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How to benefit from Tassie's tourism boom but not bugger up what tourists come for

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Most afternoons, I walk down the path to my favourite swimming-hole in the world and dive in. And almost every day, I find someone or other — local or visitor alike — who remarks that there’s nowhere in the world quite like the Cataract Gorge. I can’t help but agree.
Peacocks and black cockatoos shriek at each other, while wallabies and fairy wrens dart in and out of the undergrowth; exotic sequoias, cypresses and rhododendrons stick out like dogs’ nuts against the dusty brown backdrop of native casuarinas and blackwoods. A rotunda sits among the ferns, by a quaint café selling ice-creams and Devonshire tea. Tourists and joggers jostle each other on a path running along the cliffs above the South Esk River, as the river runs out towards the town of Launceston.
Over the dark blue river basin, the set-pieces of a chairlift quietly move. An electric blue pool sits next to it; on sunny days this summer, both bodies of water will be busy with the bodies of young and old, of all demographics.
German backpackers dive in next to swarms of flirting teenagers who go to school a ten minute walk away. Migrant parents watching their kids learn to swim sit in the shade between two trees, where a slackliner plies his trade. A couple of tradies just knocked off swim alongside professors from the University of Tasmania.
All of this is within a short walk from the city centre of Launceston. In fact, I can reach the entrance of the Gorge from my bedroom, by foot, in less than a minute.
It’s also free.
Launceston (pronounced LON-ces-ton, for the uninitiated) is a charming little city with plenty of Georgian architecture, close proximity to good wine, and somewhat of a chip on its shoulder. While Tassie has emerged somewhat from the “Tipping Point” purgatory (riding on the shoulders of David Walsh and a tourist influx), Launceston still suffers from the odd empty shopfront in the CBD. and a stagnant population. We don’t have MONA, and we know it.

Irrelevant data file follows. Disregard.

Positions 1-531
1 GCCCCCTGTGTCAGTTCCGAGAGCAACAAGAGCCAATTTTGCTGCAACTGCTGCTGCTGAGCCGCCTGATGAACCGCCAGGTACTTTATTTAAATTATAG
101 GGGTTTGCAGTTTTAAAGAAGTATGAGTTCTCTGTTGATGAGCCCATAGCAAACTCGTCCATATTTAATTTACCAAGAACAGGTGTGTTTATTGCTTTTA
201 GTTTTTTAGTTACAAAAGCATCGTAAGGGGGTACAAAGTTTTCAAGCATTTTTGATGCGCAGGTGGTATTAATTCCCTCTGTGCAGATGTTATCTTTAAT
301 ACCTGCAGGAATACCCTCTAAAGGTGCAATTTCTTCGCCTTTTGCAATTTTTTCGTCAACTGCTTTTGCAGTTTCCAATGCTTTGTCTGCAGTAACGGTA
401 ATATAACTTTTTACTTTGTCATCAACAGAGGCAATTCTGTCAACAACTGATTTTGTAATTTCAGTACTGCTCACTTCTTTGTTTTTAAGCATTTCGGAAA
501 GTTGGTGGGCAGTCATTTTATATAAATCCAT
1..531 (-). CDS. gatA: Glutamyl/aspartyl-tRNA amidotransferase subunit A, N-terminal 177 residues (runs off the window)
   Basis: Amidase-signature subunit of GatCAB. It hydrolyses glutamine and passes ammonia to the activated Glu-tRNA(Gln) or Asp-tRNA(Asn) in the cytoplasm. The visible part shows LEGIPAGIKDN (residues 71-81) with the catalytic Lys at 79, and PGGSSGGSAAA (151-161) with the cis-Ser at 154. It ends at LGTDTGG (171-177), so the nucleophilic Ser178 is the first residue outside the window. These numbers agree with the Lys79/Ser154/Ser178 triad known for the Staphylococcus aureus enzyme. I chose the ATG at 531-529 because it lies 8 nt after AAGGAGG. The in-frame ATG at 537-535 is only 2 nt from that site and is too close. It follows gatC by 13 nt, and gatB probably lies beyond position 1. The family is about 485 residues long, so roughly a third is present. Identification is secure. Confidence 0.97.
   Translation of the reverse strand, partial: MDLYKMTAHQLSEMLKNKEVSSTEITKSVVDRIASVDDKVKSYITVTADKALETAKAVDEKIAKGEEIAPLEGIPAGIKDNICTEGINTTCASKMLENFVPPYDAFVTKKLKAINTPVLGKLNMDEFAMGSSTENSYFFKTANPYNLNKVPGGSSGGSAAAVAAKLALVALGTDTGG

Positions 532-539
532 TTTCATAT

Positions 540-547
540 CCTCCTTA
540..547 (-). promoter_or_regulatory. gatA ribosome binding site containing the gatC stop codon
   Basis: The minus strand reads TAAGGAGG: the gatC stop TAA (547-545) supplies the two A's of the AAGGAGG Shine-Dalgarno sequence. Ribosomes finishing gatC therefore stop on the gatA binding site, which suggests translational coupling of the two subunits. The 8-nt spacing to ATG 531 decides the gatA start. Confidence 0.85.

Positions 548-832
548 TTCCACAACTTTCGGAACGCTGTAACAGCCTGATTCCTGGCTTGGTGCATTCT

Tourists, of course, are coming to Launceston too. Record numbers keep flying into our humble airport on the outskirts of town, skidding onto the tarmac with hazy blue Ben Lomond behind them. The Cataract Gorge is likely the first place they’ll go. It’s a source of consternation for those observing our town’s pecuniary situation is that they might have a great day at the swimming-hole without contributing much to our economy at all.
Okay, they might jump on the chairlift ($15 return), have a crack at the Devonshire tea ($7.50) or even opt for a bag of chips ($4). But they may alternatively spend nothing during their time at the Cataract Gorge at all, a feat which seems to have come to concerned attention of councillors and developers alike.
The local council, understandably, is trying to work out how to maximise the tourist dollar in our fair town. And they aren’t the only ones. All around Tassie, we are trying to work out how to make the most of the fact that all of a sudden folks are coming here in droves, to taste leatherwood honey and drink pinot noir and climb Jurassic mountains and visit colonial gaols.
I work in the tourism sector and I am well pleased with the idea that more punters means I get paid more to go out bushwalking with them more often. But I also think it’s unwise to put all our eggs in the tourism basket, or (to labour the metaphor) to try and pump the hen with hormones to make it plop out more eggs altogether.
The next step for the Gorge is still in the balance. The council has expressed its desire to ‘reimagine’ the site, and Launceston developers JAC Group — headed by octogenarian winemaker Joseph Chromy — have come to the party with an ambitious plan. JAC Group is currently redeveloping the adjacent Penny Royal Gunpowder Mill, and want to include a gondola from their site to the heart of the Gorge as part of it.
The Gorgeweb
The Penny Royal redevelopment already includes accommodation, a whisky distillery, a brewery, and a sort of children’s ride with animatronic bushrangers. The managing director of the project, Dean Cocker, says “the development will be an adventure precinct on steroids.” It also aims to turn the Kings Bridge site into the major entrance to the Gorge, with a 60-space carpark proposed.
Throughout 2015 they’ve cleared away at a small corner of bushland behind the charming old stone buildings of the Penny Royal site, but it’s the “SkyLift” gondola proposal that has worried some Launcestonians. Over 1000 people have signed up to a Facebook group called “Hands off the Gorge” (including me). They argue that the Cataract Gorge is perfectly fine the way that it is, and that the Gorge does not “suffer” from having its main carpark a three minute drive from the centre of the city.